CPD 'crucial' to business success
The most successful advisory companies are those that provide their employees with continuing professional development (CPD).
This is according to Stephen Womack, an adviser at David Williams IFA Chartered Financial Planners, who also said firms that fail to do this risk losing clients and falling behind their competitors.
He claimed in a post for Money Marketing that it is not enough for organisations to rely on existing knowledge and qualifications and assume operations are ticking over nicely just because they have not received any complaints for a few years.
"Instead, the best firms are looking to embed systems within their business that help them to continually learn and to find ways to adapt and improve," Mr Womack added.
The expert noted that within the best performing companies, staff progress and the development of the firm are intertwined, with soft skills nurtured just as much as training in how to score points in professional examinations.
What's more, training needs are tied to business goals and less experienced advisors are allowed to specialise in specific areas or handed more responsibilities.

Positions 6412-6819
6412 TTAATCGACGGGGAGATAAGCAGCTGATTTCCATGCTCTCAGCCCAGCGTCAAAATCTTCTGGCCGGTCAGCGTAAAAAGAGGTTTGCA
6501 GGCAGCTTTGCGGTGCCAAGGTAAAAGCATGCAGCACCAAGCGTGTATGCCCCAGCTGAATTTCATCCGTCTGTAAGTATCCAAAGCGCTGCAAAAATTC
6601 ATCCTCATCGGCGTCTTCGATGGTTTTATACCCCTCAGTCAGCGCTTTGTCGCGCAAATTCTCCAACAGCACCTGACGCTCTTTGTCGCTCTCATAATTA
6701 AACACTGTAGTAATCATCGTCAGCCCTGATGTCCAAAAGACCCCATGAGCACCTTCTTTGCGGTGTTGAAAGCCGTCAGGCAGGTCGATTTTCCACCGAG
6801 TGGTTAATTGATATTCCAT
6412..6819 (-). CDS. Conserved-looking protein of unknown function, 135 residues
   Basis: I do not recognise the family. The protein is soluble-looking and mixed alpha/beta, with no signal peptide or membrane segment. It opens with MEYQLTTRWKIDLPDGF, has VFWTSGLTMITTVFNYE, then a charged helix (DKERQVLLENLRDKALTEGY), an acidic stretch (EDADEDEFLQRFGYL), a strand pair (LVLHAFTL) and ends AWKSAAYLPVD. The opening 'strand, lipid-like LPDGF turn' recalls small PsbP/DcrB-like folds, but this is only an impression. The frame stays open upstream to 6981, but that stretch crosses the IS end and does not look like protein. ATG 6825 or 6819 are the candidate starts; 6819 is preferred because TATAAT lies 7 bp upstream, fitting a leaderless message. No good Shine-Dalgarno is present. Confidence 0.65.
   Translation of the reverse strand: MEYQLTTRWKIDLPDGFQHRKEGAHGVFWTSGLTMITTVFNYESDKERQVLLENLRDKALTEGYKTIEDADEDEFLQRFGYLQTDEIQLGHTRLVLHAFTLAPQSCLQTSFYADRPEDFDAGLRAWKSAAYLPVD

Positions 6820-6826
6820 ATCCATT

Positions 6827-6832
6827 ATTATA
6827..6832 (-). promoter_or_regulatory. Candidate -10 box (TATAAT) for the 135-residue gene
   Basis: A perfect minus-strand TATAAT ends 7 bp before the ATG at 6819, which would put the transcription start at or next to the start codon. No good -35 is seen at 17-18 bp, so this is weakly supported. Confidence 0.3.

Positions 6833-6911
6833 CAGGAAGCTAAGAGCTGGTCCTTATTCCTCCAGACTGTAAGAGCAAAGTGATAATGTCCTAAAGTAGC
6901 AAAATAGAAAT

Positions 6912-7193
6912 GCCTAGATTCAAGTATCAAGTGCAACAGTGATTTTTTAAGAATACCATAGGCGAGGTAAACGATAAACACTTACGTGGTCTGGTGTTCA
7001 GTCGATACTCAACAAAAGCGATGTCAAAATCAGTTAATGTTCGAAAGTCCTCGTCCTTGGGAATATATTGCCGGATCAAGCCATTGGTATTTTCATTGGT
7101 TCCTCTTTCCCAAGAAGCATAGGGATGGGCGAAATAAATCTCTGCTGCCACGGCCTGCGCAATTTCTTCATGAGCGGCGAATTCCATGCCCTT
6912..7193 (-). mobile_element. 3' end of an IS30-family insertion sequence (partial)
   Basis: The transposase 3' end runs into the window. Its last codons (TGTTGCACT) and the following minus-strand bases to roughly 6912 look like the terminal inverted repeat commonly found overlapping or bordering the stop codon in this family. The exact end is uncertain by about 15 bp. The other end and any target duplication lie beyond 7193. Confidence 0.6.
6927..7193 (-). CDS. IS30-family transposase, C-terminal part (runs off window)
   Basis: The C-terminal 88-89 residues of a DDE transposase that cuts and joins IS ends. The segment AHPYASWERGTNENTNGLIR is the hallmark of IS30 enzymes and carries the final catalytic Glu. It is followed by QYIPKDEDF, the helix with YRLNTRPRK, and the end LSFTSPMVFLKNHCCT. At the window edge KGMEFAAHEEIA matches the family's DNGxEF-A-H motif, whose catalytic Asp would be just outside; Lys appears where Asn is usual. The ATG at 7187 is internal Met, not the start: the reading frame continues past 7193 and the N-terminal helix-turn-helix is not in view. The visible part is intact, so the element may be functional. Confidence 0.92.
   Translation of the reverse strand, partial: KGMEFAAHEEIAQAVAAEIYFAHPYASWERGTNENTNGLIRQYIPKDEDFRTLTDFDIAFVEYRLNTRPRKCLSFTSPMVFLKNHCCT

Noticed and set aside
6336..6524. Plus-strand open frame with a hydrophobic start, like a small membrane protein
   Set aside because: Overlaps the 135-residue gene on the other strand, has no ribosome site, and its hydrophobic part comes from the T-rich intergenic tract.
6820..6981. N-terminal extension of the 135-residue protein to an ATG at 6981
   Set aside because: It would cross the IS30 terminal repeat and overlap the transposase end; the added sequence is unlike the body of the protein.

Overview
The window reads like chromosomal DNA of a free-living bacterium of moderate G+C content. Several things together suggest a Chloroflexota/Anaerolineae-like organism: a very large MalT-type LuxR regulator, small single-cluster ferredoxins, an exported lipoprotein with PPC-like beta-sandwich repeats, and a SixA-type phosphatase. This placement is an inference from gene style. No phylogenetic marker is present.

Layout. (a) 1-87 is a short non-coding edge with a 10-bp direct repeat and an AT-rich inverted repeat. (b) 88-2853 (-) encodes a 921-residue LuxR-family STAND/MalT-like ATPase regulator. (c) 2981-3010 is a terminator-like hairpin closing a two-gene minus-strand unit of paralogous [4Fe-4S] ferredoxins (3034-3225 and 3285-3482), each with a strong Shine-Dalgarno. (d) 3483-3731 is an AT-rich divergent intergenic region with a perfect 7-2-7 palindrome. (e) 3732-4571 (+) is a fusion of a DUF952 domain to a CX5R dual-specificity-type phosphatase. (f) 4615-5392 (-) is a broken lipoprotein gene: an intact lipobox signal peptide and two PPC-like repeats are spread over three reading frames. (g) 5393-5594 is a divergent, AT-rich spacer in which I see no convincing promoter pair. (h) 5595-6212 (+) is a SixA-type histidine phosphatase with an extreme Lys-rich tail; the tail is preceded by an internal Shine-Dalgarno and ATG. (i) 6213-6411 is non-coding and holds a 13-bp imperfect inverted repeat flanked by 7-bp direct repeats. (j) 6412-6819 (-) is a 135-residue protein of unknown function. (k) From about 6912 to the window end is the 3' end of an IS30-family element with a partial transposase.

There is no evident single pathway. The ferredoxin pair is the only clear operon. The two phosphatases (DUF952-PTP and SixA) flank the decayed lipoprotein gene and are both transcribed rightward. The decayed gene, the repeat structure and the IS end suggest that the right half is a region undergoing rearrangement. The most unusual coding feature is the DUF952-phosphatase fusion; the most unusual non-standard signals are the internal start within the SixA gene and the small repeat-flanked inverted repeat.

CPD must be prioritised, and if it is not, this could be of great detriment to firms, their employees and clients. As Mr Womack explained, there will always be ways organisations can learn and better themselves.
Of course, they may need a helping hand now and again, which is where training providers such as Virtual College come in. The West Yorkshire-based company has its own CPD Certification Service designed to help employers offer CPD and support learning initiatives.
As the materials are based online, bosses can access them in their own time and from wherever they are. This makes the educational process far more flexible and allows managers to tailor the CPD to their own needs.
Some of the topics outlined in the CPD resources include Risk Assessment in Safeguarding, Managing Finances in Local Authorities, An Introduction to Behaviour Change Techniques and Common Core of Skills and Knowledge.